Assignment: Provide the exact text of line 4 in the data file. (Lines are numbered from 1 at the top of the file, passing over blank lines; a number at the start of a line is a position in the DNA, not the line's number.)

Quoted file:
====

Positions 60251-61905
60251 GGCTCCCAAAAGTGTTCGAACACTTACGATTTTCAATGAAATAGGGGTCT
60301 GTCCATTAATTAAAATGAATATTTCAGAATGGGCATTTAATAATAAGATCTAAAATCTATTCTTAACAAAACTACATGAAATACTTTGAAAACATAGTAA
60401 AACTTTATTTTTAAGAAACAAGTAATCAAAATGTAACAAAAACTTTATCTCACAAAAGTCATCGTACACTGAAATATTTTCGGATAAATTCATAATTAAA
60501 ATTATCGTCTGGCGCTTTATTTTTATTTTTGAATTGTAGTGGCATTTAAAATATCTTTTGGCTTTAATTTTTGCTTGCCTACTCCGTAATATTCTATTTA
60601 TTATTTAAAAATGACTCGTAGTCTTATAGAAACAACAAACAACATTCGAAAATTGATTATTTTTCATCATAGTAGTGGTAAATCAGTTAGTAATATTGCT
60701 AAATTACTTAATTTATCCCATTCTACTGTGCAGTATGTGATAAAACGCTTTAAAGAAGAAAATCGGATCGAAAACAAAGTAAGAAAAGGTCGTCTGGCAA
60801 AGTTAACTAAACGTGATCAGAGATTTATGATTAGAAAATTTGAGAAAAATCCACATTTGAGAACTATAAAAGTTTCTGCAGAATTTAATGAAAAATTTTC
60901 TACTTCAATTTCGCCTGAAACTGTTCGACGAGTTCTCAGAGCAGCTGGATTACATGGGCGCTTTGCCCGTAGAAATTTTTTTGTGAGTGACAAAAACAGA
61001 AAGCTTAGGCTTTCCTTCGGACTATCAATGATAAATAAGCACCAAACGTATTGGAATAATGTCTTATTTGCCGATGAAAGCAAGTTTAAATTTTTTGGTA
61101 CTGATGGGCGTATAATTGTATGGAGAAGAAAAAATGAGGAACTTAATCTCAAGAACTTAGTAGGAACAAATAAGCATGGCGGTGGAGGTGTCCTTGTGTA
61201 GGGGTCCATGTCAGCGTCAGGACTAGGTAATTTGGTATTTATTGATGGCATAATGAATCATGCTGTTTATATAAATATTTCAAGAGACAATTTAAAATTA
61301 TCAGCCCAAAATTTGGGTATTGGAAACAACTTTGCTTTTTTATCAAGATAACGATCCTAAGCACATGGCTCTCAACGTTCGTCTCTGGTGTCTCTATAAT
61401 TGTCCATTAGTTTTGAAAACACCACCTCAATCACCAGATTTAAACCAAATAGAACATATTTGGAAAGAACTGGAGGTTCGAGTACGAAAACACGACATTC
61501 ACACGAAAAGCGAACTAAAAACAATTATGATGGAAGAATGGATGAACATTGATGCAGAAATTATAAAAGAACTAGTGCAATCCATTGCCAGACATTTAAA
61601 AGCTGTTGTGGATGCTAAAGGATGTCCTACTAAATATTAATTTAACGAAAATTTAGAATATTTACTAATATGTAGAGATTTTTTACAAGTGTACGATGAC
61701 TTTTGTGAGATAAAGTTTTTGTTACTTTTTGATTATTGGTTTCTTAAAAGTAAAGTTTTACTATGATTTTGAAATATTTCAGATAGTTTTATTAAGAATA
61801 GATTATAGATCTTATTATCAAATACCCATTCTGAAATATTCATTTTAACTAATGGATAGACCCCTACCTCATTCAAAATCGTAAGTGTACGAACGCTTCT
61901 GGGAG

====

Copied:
60401 AACTTTATTTTTAAGAAACAAGTAATCAAAATGTAACAAAAACTTTATCTCACAAAAGTCATCGTACACTGAAATATTTTCGGATAAATTCATAATTAAA